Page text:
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The value of an ESG integration strategist is constantly increasing, as more organizations around the world are recognizing how important it is to integrate ESG into their operations.

Global industrial development leads to new innovations in strategic deployment, forcing human contribution evolve as well. For example, the inclusion of ESG integration strategists in organizations around the world is imperative to establish a global standard. 

As the global industry increasingly becomes aware of how ESG integration affects the valuation of organizations, there becomes an increased need for a strategist to help maximize the valuation of a company.

Ulrika Hasselgren, the Managing Director and Global Head of Responsible Investment Strategy & ESG Integration at Institutional Shareholder Services, reflects upon how ESG integration strategies and strategists have evolved with industrial development.

“This used to be a ‘good to have’ function. But if we look at recent industry development including the generally high awareness and attention to ESG matters, the function has become strategic, and has gone from being a sidetrack to a strategic determinant in valuation and corporate governance.”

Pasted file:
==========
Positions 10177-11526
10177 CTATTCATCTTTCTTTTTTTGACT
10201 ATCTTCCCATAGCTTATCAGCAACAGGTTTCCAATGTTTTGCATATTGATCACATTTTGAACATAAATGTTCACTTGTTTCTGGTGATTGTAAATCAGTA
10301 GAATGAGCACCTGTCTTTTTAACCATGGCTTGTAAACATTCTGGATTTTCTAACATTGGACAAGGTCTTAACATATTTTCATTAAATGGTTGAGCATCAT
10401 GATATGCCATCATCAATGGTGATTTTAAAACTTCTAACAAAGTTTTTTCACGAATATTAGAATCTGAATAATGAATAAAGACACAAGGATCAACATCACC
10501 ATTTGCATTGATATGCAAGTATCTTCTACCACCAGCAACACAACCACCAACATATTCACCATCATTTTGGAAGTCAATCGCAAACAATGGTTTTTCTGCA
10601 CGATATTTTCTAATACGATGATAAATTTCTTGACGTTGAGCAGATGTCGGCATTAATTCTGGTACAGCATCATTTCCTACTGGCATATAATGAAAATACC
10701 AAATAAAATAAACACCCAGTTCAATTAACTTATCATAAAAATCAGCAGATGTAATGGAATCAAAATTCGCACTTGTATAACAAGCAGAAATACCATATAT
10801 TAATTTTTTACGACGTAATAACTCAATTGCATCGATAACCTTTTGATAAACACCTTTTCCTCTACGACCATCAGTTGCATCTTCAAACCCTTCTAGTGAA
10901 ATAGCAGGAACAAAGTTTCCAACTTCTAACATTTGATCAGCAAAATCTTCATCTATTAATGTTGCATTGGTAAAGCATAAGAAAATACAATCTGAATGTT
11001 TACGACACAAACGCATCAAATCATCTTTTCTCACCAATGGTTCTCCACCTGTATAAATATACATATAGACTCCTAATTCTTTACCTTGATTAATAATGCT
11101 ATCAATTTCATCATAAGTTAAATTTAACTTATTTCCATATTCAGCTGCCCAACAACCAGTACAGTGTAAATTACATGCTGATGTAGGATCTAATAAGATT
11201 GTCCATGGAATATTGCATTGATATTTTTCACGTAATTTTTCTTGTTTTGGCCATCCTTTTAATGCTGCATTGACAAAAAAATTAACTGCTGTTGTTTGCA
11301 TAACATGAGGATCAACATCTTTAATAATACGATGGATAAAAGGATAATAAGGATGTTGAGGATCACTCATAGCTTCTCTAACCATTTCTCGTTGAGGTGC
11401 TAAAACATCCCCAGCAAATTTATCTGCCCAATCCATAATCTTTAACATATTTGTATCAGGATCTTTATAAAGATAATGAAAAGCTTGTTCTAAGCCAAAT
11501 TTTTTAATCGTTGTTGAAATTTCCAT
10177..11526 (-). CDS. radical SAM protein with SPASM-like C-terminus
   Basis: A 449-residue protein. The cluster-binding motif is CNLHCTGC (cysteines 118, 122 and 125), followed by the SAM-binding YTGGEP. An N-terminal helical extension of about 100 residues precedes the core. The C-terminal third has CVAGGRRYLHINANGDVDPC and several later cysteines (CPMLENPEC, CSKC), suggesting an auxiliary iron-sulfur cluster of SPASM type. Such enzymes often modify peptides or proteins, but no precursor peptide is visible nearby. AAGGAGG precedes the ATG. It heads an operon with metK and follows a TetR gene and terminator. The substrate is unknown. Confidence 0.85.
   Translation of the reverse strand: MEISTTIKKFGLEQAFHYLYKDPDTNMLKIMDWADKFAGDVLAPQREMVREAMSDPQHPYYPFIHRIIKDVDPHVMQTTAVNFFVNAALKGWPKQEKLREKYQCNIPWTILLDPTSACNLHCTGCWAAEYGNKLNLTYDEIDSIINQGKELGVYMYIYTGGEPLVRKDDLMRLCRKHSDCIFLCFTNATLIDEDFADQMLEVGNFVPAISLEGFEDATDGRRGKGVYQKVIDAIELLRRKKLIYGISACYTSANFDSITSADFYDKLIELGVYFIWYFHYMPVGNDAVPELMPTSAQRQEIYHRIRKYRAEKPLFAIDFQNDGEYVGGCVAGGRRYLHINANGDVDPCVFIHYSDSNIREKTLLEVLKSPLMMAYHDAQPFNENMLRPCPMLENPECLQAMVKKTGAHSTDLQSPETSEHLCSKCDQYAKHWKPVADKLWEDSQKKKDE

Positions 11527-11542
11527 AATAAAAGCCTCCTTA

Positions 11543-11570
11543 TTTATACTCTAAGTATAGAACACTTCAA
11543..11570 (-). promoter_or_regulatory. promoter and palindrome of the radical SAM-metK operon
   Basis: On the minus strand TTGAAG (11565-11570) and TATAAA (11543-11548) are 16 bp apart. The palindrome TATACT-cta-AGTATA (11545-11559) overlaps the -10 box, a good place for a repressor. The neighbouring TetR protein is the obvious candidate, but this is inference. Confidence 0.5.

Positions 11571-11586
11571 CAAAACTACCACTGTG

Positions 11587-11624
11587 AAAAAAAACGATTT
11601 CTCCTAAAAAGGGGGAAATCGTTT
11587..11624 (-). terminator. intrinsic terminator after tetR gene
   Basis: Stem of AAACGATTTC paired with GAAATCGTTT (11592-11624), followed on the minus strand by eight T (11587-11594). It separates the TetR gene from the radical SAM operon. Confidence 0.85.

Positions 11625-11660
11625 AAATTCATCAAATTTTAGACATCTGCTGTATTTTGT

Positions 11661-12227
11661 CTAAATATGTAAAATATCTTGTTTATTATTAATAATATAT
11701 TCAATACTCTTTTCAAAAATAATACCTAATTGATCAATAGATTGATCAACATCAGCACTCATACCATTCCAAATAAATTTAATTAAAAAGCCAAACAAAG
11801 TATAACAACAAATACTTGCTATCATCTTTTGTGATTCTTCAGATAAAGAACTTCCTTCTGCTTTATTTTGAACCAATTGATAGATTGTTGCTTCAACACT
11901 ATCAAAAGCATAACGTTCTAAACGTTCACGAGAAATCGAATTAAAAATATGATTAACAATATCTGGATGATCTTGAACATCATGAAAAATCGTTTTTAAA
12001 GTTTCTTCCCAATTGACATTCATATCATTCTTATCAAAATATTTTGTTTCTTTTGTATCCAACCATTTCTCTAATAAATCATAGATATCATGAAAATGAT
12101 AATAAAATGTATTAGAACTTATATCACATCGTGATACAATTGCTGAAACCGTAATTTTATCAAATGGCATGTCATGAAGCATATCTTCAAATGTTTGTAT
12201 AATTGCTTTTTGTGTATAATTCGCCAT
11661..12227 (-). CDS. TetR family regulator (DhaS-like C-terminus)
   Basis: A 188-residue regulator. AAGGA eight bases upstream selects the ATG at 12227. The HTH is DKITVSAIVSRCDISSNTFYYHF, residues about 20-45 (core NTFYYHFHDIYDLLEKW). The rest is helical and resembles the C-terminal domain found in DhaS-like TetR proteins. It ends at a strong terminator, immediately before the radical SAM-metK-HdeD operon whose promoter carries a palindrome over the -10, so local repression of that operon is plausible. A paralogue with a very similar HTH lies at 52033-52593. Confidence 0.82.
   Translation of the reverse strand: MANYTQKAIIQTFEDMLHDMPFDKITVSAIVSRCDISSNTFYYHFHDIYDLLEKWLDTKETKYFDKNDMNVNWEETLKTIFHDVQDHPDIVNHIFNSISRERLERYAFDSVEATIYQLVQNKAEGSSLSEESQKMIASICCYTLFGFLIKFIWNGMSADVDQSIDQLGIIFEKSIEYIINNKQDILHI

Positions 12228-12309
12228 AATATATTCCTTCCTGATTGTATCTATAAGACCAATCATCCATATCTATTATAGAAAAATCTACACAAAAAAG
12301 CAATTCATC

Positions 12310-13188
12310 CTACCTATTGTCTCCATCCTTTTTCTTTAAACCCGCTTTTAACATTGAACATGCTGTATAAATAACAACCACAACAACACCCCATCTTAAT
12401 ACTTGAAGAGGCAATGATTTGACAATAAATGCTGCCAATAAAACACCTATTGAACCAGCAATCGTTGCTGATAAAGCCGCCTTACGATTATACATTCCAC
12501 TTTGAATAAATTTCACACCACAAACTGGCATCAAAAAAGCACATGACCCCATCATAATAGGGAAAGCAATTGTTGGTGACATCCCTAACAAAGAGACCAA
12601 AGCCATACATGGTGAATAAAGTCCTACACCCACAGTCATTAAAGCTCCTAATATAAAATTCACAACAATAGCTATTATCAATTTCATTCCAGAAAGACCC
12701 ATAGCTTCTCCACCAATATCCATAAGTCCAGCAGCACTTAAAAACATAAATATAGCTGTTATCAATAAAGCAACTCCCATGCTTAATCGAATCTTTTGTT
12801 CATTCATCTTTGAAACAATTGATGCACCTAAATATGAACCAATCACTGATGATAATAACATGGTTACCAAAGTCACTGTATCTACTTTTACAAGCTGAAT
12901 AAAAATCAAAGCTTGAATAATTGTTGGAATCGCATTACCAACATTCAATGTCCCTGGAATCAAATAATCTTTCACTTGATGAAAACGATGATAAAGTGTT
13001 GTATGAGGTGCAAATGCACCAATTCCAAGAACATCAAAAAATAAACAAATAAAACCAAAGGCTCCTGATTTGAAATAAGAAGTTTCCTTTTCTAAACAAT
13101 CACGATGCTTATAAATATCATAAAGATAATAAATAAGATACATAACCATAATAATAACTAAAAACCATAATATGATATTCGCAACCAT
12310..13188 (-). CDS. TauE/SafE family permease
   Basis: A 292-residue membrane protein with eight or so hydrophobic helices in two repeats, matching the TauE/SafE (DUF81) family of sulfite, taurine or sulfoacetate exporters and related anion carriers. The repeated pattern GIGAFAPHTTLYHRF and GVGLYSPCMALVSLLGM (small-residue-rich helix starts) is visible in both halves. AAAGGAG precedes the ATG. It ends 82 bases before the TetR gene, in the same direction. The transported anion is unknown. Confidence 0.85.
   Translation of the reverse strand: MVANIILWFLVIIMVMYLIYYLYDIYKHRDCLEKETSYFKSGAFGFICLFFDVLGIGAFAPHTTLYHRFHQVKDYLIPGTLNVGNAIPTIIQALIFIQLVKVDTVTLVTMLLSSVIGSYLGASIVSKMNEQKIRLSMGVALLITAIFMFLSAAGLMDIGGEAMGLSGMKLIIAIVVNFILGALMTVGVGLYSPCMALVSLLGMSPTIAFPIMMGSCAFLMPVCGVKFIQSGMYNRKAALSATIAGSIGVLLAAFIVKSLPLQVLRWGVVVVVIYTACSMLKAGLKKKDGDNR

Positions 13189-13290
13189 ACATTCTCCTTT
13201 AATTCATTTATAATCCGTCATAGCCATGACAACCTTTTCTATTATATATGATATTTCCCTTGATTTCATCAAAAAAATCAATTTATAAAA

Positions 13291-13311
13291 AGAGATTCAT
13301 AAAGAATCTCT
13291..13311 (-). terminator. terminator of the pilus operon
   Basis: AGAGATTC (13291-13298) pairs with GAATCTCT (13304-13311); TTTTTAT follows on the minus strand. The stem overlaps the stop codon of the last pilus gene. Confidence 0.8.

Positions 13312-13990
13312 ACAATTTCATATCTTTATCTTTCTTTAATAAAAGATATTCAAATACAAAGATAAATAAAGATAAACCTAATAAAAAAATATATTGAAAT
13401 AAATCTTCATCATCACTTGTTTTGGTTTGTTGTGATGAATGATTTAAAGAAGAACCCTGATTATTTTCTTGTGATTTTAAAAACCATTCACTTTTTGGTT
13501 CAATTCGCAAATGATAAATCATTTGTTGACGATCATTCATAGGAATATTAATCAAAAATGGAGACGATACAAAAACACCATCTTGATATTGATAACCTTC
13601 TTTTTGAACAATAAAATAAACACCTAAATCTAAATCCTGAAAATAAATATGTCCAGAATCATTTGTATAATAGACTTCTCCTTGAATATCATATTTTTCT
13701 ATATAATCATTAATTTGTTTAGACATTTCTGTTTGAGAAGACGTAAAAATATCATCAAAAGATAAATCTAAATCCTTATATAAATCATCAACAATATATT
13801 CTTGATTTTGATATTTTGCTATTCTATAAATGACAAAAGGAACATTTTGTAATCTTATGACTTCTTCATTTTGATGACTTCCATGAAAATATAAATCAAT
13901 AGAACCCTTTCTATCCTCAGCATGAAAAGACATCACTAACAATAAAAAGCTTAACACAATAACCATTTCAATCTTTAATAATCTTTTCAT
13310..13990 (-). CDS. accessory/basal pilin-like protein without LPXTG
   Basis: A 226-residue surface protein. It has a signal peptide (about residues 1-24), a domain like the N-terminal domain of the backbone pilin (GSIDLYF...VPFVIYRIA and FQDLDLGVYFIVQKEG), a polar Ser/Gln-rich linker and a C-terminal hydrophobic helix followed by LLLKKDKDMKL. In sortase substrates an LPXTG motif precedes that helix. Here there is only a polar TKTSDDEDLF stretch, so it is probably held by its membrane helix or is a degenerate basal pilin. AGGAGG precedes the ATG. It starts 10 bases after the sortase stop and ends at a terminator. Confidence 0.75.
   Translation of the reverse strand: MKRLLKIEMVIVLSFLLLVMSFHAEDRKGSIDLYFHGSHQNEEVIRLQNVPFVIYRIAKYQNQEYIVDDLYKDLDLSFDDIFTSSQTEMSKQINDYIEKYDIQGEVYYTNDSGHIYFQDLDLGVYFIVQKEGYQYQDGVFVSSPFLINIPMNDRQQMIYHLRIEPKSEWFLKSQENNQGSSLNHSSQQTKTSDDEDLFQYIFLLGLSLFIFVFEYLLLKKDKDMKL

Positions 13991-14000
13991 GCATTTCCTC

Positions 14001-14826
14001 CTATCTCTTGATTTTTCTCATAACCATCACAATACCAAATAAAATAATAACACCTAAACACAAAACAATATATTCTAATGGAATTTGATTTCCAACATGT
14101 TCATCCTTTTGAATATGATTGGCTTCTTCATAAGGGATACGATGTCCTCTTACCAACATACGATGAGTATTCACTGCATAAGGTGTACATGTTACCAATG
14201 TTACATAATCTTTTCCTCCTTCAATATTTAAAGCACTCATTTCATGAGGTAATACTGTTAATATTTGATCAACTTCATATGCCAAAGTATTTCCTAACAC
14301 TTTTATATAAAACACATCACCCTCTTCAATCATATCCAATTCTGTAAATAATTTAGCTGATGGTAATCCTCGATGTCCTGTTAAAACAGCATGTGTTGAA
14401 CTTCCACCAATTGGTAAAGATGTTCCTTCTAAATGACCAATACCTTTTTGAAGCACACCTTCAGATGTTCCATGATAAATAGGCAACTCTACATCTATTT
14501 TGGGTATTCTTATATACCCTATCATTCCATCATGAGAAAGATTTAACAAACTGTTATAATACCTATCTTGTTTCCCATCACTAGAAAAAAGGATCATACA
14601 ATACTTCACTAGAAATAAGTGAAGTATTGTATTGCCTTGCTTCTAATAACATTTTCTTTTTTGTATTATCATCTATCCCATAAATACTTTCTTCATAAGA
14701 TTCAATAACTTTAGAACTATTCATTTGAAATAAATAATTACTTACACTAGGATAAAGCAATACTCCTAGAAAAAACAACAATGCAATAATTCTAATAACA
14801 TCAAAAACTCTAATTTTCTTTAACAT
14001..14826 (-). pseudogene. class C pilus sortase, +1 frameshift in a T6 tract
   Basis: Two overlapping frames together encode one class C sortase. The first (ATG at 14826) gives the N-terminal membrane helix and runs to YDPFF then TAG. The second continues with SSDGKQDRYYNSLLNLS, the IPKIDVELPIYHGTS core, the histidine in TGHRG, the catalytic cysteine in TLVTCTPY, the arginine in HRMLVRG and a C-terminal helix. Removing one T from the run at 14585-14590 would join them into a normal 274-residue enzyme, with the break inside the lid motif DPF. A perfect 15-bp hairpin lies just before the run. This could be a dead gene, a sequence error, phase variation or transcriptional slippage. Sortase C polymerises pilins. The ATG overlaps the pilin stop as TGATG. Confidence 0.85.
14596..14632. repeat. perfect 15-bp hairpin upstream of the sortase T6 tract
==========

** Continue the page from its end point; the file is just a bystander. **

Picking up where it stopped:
When industrial development improves, so too will the communications amongst different members within the industry. As awareness and attention to ESG matters rise, the door to address other issues within the industry opens as well.

“For companies, a clearly defined ESG integration strategist function enables effective communication and decision-making between management and the board, and between the company and its investors and owners.”

Specifically, an organization can look to see how ESG integration affects other particular issues like gender parity or climate change. The job of an ESG integration strategist evolves to help determine how other concepts can be incorporated as a positive practice in combination with ESG integration.

“First, I think it is valuable to reflect on the meaning of ESG, and to consider the difference between ESG perspectives and political initiatives,” says Hasselgren. “If political perspectives can be said to reflect ideology and current times, ESG can be viewed as a way to seek optimal solutions over time for investors and companies, including a positive impact on society.”